The following poem was written back in June of 1996. Back then I was a drug using, drug selling, violent little badass. I was at Walla Walla, living with Mikey and Jeff. When we were using drugs and smoking joints people use to walk by our cell, look in, and fiend. A lot of guys would stop at our bars and try to make small talk in hopes it would lead to a free hit, or a joint.
(To read more about this crazy time in my life, please check out my ebook called, STONE CITY: LIFE IN THE PENITENTIARY. Specifically, Chapter: 7.)
TAKING THE EDGE OFF PRISON LIFE
Waking up slow to the practical jokes,
where coffee is a must and everyone smokes.
Take a deep breath you can smell the green,
as the broke walk by they look in and fiend.
People say I’m gone how I wish that was true,
the fact is that I’m here so let me tell you what I do.
I kick em in the face sometimes I choke em out,
But then I get away with it and that’s what its about.
So please don’t mess because I gotta confess,
when it comes to fighting dirty I’m one of the best.
So what if I’m small so what if you’re tall,
within ten seconds guarantee you will fall.
The hell with taking the edge off prison life,
its more like taking your head off with my prison knife!
That poem illustrates just how sick my thoughts were. As a result, my actions were extremely destructive. I was oblivious to the fact that I induced my own suffering and hardships.
Now, it is with a joyous heart that I share a more recent poem that was written on 10-25-13, in the midst of enlightenment and spiritual awakening. I am so blessed to have this gentle love in my life. THIS is what takes the edge off of prison life for me these days.
THE MAGIC OF HER LOVE
Love is like magic, at least it is for me.
I pulled a rabbit out the hat, and her name is Suzie.
She transformed my world, a cold hard place.
By showing me a warm soft glow, within the beauty of her face.
Our situation is unique, and to some very strange.
But there’s nothing in this world that love can’t change.
Her love is so pure, understanding and kind.
She loves with all her heart, body, soul and mind.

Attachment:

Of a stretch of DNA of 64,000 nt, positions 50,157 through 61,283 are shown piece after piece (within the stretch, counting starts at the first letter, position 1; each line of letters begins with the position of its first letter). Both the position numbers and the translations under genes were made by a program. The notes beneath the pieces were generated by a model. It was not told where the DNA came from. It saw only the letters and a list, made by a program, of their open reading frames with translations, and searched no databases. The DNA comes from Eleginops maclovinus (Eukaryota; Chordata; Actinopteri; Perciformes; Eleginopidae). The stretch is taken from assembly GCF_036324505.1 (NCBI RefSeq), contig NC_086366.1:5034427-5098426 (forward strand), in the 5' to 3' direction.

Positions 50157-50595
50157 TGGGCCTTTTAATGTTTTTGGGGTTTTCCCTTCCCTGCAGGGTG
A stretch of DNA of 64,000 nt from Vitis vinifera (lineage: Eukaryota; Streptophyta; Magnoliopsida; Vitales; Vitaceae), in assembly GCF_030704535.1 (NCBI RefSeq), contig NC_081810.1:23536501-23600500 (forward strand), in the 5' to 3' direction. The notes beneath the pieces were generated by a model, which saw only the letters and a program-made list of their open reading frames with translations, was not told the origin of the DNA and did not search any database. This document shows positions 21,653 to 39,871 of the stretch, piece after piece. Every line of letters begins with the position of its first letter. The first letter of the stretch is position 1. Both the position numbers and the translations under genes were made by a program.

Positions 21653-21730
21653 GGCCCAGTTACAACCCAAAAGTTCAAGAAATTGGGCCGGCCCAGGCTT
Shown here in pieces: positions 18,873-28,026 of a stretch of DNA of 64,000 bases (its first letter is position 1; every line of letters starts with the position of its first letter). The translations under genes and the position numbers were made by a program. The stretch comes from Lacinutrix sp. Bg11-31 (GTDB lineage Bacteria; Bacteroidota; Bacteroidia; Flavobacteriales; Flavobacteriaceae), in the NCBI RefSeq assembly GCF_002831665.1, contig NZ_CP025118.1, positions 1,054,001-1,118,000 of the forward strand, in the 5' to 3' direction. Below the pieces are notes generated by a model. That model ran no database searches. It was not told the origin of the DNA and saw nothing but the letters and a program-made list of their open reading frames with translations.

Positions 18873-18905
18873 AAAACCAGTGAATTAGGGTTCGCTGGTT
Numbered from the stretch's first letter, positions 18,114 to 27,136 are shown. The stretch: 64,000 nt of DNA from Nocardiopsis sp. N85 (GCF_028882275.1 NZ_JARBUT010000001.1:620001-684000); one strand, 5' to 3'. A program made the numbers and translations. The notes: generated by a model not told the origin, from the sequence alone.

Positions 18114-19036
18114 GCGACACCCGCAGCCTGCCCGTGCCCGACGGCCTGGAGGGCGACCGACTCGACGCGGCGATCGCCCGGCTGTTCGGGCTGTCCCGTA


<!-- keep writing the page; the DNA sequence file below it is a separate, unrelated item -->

Her love is so powerful, it reaches my core.
Her love is a love I’ve never felt before.
Her love is a love in which I’ve been seeking.
Her love is a language in which I’m now speaking.
Her love is the love that inspires my life.
Her love is the love that I’ve found in my wife.
A lot has been going on. I do my best to remain positive and stay upbeat. But I must admit, sometimes it’s super hard. Back in August I was on a softball team that was argumentive, disorganized, and dysfunctional. So I quit.
Soon after I quit, I hear a knock on my cell door. It’s the coach. “Why’d you quit?” he demands! Right away I see he’s hostile and emotional.
I tell him, “Because it’s too stressful and I’m not having any fun. Guys are arguing with each other and we’re loosing too many games.”
He says, “Well then f*ck you! I’m done f*cking with you!” Then he slammed my door.
I immediately get an adrenaline rush. I almost open my door and call him back. But I don’t. I accept it and let him walk away. Because the last time I entertained such irrationality, I ended up knocking out the dude. And that cost me my EFV’s for 5 years. (see: How I Lost My EFV’s For 5 Years)
Today I’m a changed man. I’ve learned from my past. I try my best to avoid conflict.
So what could I have done to avoid this entire situation? It’s actually quite simple. I should’ve finished out the softball season with a positive, optimistic attitude. Regardless of our record and all the negativity.
I’m getting pretty good at avoiding physical confrontations. However, I need to work on avoiding confrontational situations all together. This has proven to be very tricky. I can be minding my own business, doing my own thing, and then suddenly find myself in an undesired situation.
So shortly after this whole softball fiasco, the Sergeant calls me in his office. He tells me that my celly, Dicky, is requesting that I be moved out.
Dicky is disabled and bound to a wheelchair, therefore we are in an ADA cell. These cells are bigger and have wider doors for wheelchair access. Which means Dicky always has top priority to live in these spacious ADA cells. So if he wants a celly gone, it’s always the celly who gets the boot, never him.
I’m genuinely surprised by this news the Sergeant it telling me. Dicky and I get along fine. So I ask the sergeant, “Why?”
Basically, Dicky said I’m too clean. I clean the cell too much. And that I organize his area when it gets too messy. Which I do. But Dicky and I have had discussions about this. And he said its all good!
So as the Sergeant is telling me all this, I’m confused. None of this is making any sense. REALLY! I’m getting the boot for being too clean and organized. What’s really going on?
Well it didn’t take long to figure it out. As soon as I moved out, Dicky moved in one of his dope fiend buddies. Dicky is an addict himself. He’s a pharmaceutical junky. He goes to pill line multiple times everyday. He keeps hundreds of pills hoarded in his cell constantly. But I guess the legal drugs aren’t enough.
Since I got kicked out, Dicky has been going downhill fast. Some dude ran up on him and in front of everyone and said, “Listen you punk ass bitch, that sh*t you gave me was bunk and I’m not paying you a f*cking dime!”